E What does it mean that our sons and daughters belong to the kingdom of God? It means that our children are different. They are different from the children of unbelievers. They are sons and daughters of the kingdom of God. They did not earn that privilege, no. And we do not earn that privilege for them. And so there is no reason here for sinful pride or for a "holier than thou" attitude. The blessings of the kingdom, the great fact that we and our children belong to Jesus, is a gift of God's wondrous grace.

Let me repeat: our children are different; they are God's possession. And we as parents, we are stewards of this possession; we are stewards who must someday answer to the Master for how we have managed what is in our care.

II The Responsibility for Christian Education
A Because our children belong to the kingdom, because they belong to God, because they are different from the children of unbelievers, they must receive Christian education, they must be brought to Jesus so He can touch them and bless them and change them and shape their hearts. This way as the child grows up she is brought to a full understanding of how different, of how special, of how important she is in God's eyes.

Notice, it isn't Christian education which makes our children different from the children of the world. They are different already. Christian education merely recognizes and states what is already a fact: that the children of believers are different, holy, special.

B In many places the Scriptures teach the necessity of Christian education for God's children. One of my favorite Christian education passages is Deuteronomy 6 where God says,
(Deut 6:6-9) These commandments that I give you today are to be upon your hearts. (7) Impress them on your children. Talk about them when you sit at home and when you walk along the road, when you lie down and when you get up. (8) Tie them as symbols on your hands and bind them on your foreheads. (9) Write them on the doorframes of your houses and on your gates.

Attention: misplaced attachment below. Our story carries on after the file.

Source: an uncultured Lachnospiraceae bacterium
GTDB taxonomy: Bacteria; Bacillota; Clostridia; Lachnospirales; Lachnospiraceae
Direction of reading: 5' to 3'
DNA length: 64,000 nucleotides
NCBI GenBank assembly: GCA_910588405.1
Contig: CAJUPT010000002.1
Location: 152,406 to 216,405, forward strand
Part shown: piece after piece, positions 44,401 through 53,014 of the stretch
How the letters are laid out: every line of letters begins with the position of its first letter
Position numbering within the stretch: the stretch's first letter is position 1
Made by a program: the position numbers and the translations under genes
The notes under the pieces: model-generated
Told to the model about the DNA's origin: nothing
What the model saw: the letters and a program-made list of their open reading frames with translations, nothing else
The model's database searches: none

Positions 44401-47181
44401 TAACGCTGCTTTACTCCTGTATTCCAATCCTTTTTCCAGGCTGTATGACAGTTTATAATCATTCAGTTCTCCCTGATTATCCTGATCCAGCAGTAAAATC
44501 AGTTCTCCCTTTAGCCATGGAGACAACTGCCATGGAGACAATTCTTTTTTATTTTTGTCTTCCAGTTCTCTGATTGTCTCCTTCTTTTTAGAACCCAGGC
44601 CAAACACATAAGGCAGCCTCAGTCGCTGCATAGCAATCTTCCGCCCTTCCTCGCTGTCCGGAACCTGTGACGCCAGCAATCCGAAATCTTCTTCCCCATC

According to this passage, Christian education must take place all day long and all year long.

Another beautiful Christian education passage is found in Psalm 78:
(Ps 78:4-6) We will not hide them from their children; we will tell the next generation the praiseworthy deeds of the LORD, his power, and the wonders he has done. (5) He decreed statutes for Jacob and established the law in Israel, which he commanded our forefathers to teach their children, (6) so the next generation would know them, even the children yet to be born, and they in turn would tell their children.
What is the hoped for goal or result of this Christian education? The psalmist tells us:
(Ps 78:7) Then they would put their trust in God and would not forget his deeds but would keep his commands.

I think we all know the words of Paul in Ephesians 6: "Fathers, do not exasperate your children; instead, bring them up in the training and instruction of the Lord" (vs 4).